The U.S. restaurant industry was one of the most severely affected sectors by the global pandemic. Certain fundamental shifts in the restaurant sector leading up to the pandemic further exacerbated the impact of the government-mandated response.
An oversaturated restaurant market, changing consumer preferences emphasizing convenience or experience and a noticeable decline in millennials visiting full-service restaurants, contributed to negative traffic trends before the pandemic. For the two years prior to the pandemic, traffic declined by an average of 2.2% each month. Operators were forced to compensate with price increases, which largely offset the negative traffic.
The resurgence in global equities—including restaurant stocks which are up 80% from April lows—has partially masked the continued pain points being felt on the ground across a large part of the sector.
Government-mandated lockdowns beginning in March led to massive declines in same-store sales for all concepts, especially those without robust off-premise infrastructures. Drive-thru capabilities, innovative off-premise solutions, and warmer weather helped fuel a rebound leading into the summer. However, the December resurgence of new COVID-19 cases and accompanying restrictions, as well as the cooling weather in Northern states, drove further setbacks in same-store sales moving into 2021.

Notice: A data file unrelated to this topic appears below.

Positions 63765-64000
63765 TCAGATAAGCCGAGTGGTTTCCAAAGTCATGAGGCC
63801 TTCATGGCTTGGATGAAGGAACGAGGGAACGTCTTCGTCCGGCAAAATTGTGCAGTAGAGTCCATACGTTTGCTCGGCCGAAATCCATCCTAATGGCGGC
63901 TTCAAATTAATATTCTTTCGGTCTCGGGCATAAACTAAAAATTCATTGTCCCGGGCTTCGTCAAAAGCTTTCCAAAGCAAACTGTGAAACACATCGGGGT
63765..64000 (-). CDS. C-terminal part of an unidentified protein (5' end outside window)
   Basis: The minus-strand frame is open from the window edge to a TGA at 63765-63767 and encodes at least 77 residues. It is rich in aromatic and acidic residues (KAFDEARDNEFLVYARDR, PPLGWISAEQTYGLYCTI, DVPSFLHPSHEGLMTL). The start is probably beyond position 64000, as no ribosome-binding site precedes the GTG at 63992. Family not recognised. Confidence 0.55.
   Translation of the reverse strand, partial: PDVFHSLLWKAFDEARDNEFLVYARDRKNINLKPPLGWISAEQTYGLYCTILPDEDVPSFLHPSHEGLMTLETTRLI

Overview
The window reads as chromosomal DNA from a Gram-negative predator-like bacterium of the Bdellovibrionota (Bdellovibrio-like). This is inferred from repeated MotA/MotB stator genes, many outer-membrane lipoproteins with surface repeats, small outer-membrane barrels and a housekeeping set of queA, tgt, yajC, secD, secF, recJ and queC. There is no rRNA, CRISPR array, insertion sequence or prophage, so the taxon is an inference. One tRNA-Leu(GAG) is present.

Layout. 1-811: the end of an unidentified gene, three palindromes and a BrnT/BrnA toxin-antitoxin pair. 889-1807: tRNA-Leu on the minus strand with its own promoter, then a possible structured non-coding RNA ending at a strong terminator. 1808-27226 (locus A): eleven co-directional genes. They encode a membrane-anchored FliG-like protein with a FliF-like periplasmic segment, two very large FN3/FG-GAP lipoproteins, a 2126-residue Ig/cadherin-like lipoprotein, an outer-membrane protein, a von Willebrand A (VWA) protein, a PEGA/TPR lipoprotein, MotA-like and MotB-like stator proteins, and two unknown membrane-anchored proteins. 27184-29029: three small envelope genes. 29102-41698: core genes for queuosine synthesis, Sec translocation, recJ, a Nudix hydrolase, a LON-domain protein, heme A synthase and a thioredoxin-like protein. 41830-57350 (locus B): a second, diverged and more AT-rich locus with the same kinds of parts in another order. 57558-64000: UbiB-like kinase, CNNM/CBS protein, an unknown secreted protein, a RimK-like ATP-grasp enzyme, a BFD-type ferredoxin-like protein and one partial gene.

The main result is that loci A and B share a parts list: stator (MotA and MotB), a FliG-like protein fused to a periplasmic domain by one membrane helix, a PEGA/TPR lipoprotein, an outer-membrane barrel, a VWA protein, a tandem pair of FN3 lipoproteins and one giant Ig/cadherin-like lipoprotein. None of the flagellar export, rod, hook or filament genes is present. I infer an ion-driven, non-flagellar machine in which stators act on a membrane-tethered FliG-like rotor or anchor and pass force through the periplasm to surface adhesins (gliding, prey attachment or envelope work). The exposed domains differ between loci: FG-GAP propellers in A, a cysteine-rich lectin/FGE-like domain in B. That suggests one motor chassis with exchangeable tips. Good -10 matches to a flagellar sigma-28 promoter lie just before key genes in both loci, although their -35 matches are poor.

Concepts that were already struggling with large traffic declines pre-pandemic and those that recently took on leverage to fuel growth were particularly disadvantaged when government-mandated closures were initiated. Many of these concepts, unable to negotiate a plan with incumbent lenders, filed for Chapter 11 protection. As a result, more than 30 restaurant chains filed bankruptcy in 2020, a fivefold increase over the prior year.
Despite the challenges endured over the past year, some positive signs point to a more favorable 2021. Operators spent the better part of 2020 shifting to off-premise capable business models with a reduced labor force, helping to salvage profitability margins despite lower volumes. Significant liquidity in the markets, combined with operators’ realization that size and scale has become more important to survival, will likely continue to drive consolidation throughout the industry.